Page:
Winter Olympians are perhaps not the obvious inspiration for a surfer, but the USA’s Conner Coffin, who is aiming to win one of his sport’s first-ever Olympic medals, is no ordinary competitor...
With an eye on one of the first Olympic surfing medals, Conner Coffin (USA) has been seeking Games inspiration from snow and ice rather than sandy beaches.
“My mum and dad always used to watch the Olympics when it was on and I have always loved the snowboarding, the downhill skiing and the ice skating. I thought they were kind of like surfing in a way,” the 25-year-old Coffin said.
“More recently I watched Red Gerard (USA) win the gold in slopestyle snowboarding (at the PyeongChang 2018 Olympic Winter Games) as an underdog and that was a really fun and inspiring performance. Next time that could perhaps be me.”
Hoping to qualify for the inaugural Olympic surfing competition at Tokyo 2020, Coffin has turned to another Winter Olympian: the former Alpine skier Julia Mancuso (USA). The retired four-time Olympic medallist Mancuso, who won gold in the giant slalom at Turin 2006, is married to one of his friends and has been sharing some advice on how to enter the Olympic stage.
“It’s been fun to pick her brain about the Olympics and get some insight into that, to see how she’s prepared and stuff. She’s been sharing what the Olympic experience is like and how she’s been training before the Games,” Coffin said.
Growing up in Santa Barbara, California, however, the local heroes were USA surfers such as Bobby Martinez, Dane Reynolds and three-time world champion Tom Curren.
“I’ve always loved watching him (Curren) surf and tried to study that as much as I could. My town and state has a big surfing lineage with a lot of big surfers so I’m fired-up to be carrying the torch for us (in the Olympic Games),” Coffin said.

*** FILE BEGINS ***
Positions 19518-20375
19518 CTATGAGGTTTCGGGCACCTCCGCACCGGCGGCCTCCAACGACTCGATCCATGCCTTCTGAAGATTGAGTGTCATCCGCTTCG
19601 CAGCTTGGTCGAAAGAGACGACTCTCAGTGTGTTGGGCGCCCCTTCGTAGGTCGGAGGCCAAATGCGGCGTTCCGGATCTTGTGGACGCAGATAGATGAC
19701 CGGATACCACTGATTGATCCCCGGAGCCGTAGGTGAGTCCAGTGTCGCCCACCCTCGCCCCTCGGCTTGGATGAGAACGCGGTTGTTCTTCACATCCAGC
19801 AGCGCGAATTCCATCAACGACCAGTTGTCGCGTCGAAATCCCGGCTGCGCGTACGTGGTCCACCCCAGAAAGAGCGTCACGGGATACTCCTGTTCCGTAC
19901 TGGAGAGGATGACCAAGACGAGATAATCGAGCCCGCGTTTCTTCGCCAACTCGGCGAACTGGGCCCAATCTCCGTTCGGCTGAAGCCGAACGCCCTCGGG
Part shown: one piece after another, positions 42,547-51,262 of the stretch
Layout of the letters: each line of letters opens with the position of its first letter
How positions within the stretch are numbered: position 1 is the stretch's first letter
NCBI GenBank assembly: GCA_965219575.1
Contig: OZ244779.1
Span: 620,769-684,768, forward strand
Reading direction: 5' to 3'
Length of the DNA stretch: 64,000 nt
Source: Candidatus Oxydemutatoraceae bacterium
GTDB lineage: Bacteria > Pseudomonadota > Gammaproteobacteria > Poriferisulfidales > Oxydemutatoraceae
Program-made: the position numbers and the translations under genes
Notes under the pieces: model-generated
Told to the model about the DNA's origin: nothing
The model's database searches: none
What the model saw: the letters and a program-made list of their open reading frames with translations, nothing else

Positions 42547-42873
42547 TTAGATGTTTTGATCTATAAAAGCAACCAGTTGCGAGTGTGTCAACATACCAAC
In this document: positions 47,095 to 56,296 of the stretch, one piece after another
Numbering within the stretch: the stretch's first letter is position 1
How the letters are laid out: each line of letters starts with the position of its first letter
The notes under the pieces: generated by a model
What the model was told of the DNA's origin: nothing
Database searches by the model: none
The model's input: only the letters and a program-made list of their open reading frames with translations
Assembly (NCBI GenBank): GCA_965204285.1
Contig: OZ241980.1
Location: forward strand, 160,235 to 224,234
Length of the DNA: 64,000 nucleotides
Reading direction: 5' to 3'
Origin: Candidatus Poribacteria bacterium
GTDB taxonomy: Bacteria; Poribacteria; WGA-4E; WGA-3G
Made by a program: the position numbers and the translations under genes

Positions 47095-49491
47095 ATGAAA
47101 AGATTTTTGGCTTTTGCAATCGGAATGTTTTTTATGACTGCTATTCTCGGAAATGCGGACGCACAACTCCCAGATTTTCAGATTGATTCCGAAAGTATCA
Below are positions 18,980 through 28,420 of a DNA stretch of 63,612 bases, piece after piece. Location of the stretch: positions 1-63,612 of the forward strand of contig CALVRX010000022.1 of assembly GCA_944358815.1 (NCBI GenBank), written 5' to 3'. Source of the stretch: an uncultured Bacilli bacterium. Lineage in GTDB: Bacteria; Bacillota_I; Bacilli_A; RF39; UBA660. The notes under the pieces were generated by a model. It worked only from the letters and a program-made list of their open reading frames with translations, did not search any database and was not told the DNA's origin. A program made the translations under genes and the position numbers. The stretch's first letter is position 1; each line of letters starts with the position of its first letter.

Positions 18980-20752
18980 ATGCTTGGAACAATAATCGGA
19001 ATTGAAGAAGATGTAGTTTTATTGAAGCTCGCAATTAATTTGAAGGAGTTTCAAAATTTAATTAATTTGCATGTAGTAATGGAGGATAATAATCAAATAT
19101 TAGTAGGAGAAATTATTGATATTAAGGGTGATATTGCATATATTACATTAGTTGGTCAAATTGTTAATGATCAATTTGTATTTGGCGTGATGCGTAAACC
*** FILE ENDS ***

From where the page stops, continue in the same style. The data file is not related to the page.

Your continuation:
Coffin finished seventh in the World Surf League last year and is aiming even higher in the new season.
“My goal is to be in the top five at the end of the year and hopefully be going for the world title,” he said.
“If that happens, there’s a good chance that I’ll be getting to go to the Olympics too so that’s the plan. Everyone has definitely talked about how cool of an experience it would be. Everyone’s trying to do their best this year, train harder and surf harder, and the Olympics would be the icing on the cake of a good year on the tour.”
Having competed with the world’s best on the tour since 2016, Coffin does not feel that the prospect of winning a historic medal would add to the Tokyo competition’s tension.
“From what I’ve heard from a lot of people, that might be their only chance to win in their sport every four years so they put a lot of extra pressure on themselves. For me, it’s nice, I’m very used to competing on a regular basis and mentally used to dealing with everything that goes along with the competitions and the heats,” he said.
The chase for historic medals aside, Coffin believes that surfing’s inclusion on the Olympic programme for the first time could be advantageous.
“The reality of having a shot at going to the Olympics is really recent with the sport being accepted for the Tokyo Games just in the past few years, so growing up I never aspired to become an Olympic athlete. It’s a cool thing and at the same time nice not having been building it up in my head for 20 years or whatever,” he said.
Coffin’s surfboard is not the only item guaranteed space in his luggage when he travels to competitions.
“I always travel with the guitar and play on the road. It’s a great way in between heats, like yesterday when we had five calls for the contest and between them I just come back, pick up the guitar and get to escape a bit, turn my mind off and use it as a creative outlet, so I love it.
“It is really a big passion of mine and I hope to record some of my own music someday,” said Coffin, who last year released his first covers EP, ‘Conner Coffin and friends’.
Aiming to qualify as one of the two best USA surfers in the World Surf League top ten, he will continue to train hard and perhaps further limit his post-surf activities.
“I’ve always tried to eat well and take good care of myself and maybe I’ll party a bit less this year. I don’t party much but in between events sometimes I’ll go and have a couple of nights with the boys and sometimes I get a little run-down so maybe I’ll knock that back a bit to try to stay my best throughout the whole year.”